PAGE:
Two teams of scientists calculated the well has been spewing between 504,000 and more than 1 million gallons a day. Even using the most conservative estimate, that means about 18 million gallons have spilled. Worst case, 39 million gallons had leaked as of Thursday.
The larger figure would be nearly four times the size of the Exxon Valdez disaster, in which a tanker ran aground in Alaska in 1989, spilling nearly 11 million gallons.
"Now we know the true scale of the monster we are fighting in the Gulf," said Jeremy Symons, vice president of the National Wildlife Federation.
BP officials said the previous estimate of 210,000 gallons a day was based on the best data available and that the company's response was not tied to the estimate. "I don't believe at any time we have misled anybody on this," Suttles said.
The spill is not the biggest ever in the Gulf. In 1979, a drilling rig in Mexican waters — the Ixtoc I — blew up, releasing 140 million gallons of oil. That spill took nine months to stop.
The news of the BP spill came on a day of fast-breaking developments and conflicting reports about the latest effort to stop the oil leak 5,000 feet below the surface.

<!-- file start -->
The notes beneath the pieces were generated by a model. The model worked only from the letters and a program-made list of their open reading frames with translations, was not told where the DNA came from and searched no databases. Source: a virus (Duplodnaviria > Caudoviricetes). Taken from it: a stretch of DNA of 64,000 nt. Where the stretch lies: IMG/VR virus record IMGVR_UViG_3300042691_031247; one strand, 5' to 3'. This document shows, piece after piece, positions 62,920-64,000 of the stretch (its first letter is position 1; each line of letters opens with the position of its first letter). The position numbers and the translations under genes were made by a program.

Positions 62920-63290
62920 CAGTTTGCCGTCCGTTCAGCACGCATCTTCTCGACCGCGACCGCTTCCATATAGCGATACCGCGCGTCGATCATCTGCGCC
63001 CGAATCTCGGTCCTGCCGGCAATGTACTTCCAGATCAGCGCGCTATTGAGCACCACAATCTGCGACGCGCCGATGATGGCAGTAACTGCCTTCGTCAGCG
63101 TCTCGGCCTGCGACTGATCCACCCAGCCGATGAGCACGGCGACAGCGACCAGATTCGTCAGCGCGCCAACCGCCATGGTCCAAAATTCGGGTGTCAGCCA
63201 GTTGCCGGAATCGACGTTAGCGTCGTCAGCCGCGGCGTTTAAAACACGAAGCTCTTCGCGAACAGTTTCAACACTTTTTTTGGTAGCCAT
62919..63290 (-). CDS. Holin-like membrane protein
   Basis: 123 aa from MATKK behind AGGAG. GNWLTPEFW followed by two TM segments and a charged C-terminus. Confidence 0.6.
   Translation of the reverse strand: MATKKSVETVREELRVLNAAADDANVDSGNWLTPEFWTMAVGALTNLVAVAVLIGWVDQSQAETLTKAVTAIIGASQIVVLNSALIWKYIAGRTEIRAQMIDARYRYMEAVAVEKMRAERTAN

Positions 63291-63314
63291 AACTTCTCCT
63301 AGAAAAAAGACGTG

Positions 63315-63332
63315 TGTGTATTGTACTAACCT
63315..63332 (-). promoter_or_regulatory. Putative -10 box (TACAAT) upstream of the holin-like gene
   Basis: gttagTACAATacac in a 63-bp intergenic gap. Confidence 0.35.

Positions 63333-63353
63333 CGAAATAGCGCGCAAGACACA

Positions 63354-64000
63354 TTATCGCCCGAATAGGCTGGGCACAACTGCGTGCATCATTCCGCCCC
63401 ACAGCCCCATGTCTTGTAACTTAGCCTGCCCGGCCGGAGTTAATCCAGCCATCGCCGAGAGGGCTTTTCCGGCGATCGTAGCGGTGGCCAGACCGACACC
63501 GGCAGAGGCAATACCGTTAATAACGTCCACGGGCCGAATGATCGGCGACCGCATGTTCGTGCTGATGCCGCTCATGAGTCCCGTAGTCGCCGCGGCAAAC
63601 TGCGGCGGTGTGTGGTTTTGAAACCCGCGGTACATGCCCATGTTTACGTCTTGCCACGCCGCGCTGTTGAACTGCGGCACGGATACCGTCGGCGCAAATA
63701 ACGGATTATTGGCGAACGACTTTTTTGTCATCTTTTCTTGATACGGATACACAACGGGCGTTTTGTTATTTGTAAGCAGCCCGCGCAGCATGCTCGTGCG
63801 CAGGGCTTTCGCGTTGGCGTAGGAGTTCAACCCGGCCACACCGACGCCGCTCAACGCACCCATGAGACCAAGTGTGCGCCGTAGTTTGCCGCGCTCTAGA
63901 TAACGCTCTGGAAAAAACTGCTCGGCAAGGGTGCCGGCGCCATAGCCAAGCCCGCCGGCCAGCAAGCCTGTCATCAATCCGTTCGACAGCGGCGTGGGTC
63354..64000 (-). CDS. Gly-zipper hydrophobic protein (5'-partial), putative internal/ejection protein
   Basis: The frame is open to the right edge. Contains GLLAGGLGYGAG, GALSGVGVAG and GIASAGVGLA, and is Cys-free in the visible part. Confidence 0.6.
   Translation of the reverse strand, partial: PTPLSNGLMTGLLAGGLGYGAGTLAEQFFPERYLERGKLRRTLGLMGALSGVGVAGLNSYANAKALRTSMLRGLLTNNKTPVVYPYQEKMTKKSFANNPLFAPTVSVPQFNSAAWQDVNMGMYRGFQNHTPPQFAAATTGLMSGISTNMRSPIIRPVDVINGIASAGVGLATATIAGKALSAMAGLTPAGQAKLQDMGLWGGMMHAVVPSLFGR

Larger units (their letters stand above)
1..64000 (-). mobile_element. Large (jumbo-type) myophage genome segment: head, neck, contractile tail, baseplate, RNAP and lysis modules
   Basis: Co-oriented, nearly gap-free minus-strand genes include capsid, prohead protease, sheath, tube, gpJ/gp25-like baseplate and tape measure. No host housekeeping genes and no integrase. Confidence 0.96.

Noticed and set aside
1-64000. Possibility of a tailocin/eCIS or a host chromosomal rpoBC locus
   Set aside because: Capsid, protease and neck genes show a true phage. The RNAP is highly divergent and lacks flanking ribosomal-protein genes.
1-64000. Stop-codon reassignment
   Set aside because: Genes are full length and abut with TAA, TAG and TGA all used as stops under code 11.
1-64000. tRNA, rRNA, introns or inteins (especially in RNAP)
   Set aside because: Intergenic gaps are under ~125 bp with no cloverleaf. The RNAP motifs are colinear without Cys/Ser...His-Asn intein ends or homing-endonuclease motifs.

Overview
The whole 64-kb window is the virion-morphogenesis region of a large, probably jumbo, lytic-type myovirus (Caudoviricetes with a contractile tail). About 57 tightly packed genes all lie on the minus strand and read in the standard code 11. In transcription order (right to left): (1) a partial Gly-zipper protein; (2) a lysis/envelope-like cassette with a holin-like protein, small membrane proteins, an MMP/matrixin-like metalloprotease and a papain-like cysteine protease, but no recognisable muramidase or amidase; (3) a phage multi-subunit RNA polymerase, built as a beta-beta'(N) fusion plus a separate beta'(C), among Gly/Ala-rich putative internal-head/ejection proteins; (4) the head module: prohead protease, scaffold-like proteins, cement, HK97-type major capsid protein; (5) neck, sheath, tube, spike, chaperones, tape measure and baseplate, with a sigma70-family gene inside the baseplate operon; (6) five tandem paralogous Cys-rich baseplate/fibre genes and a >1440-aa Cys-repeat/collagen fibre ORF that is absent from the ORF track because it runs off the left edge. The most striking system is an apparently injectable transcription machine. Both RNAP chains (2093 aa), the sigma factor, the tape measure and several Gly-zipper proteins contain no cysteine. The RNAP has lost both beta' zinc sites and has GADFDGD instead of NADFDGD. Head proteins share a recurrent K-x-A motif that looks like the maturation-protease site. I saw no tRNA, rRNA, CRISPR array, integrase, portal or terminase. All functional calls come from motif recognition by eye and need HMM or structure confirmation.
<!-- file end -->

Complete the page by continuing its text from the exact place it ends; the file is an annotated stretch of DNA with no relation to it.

Coast Guard Adm. Thad Allen stirred confusion in a series of remarks that reported "the mud was suppressing the hydrocarbons," meaning the oil and gas leak, but failed to mention that the top kill was suspended.
Robert Dudley, BP's managing director, said on the "Today" program that the top kill "was moving the way we want it to."
Not until later Thursday did BP acknowledge the operation was not succeeding and pumping had halted late Wednesday.
President Obama, meanwhile, who planned to visit the Gulf on Friday, ordered a suspension of virtually all current and new offshore oil drilling, pending a comprehensive safety review, acknowledging oversight had been seriously deficient.
His action halted planned exploratory wells in the Arctic due to be drilled this summer and planned lease sales off the coast of Virginia and in the Gulf. Work on 33 exploratory wells in the Gulf also was halted.
Obama said at a news conference in Washington, D.C., that he was angry and frustrated, and he shouldered much of the responsibility for the continuing crisis.
"Those who think we were either slow on the response or lacked urgency don't know the facts," he said. "This has been our highest priority."
But he also blamed BP and the Bush administration, which he said had fostered a "cozy and sometimes corrupt" relationship between oil companies and regulators at the Minerals Management Service (MMS).
Elizabeth Birnbaum, the chief of that agency for the past 11 months, resigned under pressure Thursday, less than a week after her boss, Interior Secretary Ken Salazar, announced a restructuring of the office.